CHINESE women already have enough on their plate when dealing with the challenges in today’s dating scene. But now the government is telling them to be wary of good-looking foreigners, as they may have ulterior motives – particularly those involving espionage.
The Communist Party-ruled nation recently celebrated its inaugural National Security Education Day on April 15, aimed at promoting public awareness of national security through promotional material and events across the country.
— James Leibold (@jleibold) April 18, 2016
One of its posters drew attention on social media – shown in a comic called “Dangerous Love“, the poster tells the story of an attractive young Chinese civil servant named “Little Li” who meets a handsome, red-headed foreign man at a dinner party. The comic shows the two hitting it off and starting a relationship.
However, it turns out that “David” is a foreign spy whose mission is to elicit government secrets from Little Li through the use of effusive flattery, bouquets of roses, fancy dinners and romantic walks in the park.
After Little Li unwittingly shares secret internal documents from her government propaganda office with David, the pair is arrested.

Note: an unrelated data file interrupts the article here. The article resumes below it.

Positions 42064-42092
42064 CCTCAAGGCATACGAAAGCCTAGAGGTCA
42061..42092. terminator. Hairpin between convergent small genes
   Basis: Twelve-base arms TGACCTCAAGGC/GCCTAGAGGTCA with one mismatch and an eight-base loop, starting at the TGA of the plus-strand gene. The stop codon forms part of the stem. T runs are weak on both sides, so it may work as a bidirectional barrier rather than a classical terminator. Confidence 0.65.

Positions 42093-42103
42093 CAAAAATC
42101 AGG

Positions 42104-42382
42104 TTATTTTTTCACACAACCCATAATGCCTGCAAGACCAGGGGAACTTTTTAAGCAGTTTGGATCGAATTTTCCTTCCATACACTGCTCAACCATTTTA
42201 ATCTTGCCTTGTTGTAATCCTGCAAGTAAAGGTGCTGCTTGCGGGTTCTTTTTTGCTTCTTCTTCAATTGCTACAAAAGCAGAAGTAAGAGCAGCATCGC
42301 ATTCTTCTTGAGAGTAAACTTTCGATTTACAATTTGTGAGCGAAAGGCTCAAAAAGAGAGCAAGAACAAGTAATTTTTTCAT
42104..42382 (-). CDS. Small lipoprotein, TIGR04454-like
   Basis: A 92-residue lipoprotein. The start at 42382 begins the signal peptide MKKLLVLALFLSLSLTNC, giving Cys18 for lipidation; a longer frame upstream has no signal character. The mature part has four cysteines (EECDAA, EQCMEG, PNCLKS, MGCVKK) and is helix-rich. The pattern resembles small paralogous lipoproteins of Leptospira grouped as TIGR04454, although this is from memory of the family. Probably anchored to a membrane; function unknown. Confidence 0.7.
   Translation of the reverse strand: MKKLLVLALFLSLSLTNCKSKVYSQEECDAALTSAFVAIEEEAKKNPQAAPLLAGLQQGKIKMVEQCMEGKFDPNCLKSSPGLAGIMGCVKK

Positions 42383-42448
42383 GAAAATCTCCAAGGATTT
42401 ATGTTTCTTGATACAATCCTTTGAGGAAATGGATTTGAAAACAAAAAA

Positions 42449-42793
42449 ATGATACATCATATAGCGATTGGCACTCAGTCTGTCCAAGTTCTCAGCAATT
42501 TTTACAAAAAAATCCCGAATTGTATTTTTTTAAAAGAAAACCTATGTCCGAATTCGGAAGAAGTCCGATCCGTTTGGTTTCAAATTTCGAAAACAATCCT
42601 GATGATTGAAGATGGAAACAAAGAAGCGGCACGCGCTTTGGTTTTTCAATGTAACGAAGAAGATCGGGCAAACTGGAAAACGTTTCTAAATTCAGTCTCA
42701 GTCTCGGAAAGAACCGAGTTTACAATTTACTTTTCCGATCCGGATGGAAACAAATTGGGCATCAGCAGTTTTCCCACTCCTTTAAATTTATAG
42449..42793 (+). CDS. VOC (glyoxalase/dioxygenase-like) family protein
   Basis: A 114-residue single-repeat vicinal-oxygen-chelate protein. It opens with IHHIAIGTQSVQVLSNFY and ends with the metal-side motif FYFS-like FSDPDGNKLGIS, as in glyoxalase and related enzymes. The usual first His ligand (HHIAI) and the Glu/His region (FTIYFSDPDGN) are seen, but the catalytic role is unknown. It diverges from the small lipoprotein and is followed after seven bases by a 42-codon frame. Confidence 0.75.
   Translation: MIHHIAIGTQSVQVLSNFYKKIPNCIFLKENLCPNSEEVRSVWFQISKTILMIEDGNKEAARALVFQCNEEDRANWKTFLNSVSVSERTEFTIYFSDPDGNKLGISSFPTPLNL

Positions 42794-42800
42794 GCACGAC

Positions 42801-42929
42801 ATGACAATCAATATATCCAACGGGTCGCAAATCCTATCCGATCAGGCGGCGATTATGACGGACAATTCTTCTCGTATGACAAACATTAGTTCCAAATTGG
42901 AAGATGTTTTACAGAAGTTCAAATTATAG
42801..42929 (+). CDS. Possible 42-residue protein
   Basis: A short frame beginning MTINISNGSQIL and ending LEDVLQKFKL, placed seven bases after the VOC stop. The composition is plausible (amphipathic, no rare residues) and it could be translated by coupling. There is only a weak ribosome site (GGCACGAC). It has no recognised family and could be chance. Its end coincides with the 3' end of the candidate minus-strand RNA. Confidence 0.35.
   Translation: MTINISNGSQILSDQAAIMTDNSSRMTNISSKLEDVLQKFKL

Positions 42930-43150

In the final panel, Little Li is shown sitting handcuffed in front of two disapproving policemen who tell her that she has a “shallow understanding of secrecy for a state employee.”
In October last year, China passed the broad, vaguely-worded National Security Law to replace its Counter-espionage Law, which had been in effect since 1993.
The new law is touted to reach beyond the battle against international espionage, but also covers a wide range of topics, including defense, finance, technology, as well as China’s assets and activities in outer space, deep sea and polar regions.
Beijing-based CCTV News quoted Chinese President Xi Jinping saying that “national security is not a far-fetching issue for ordinary people, and that everyone should be mobilized to safeguard it”.
Additional reporting by Associated Press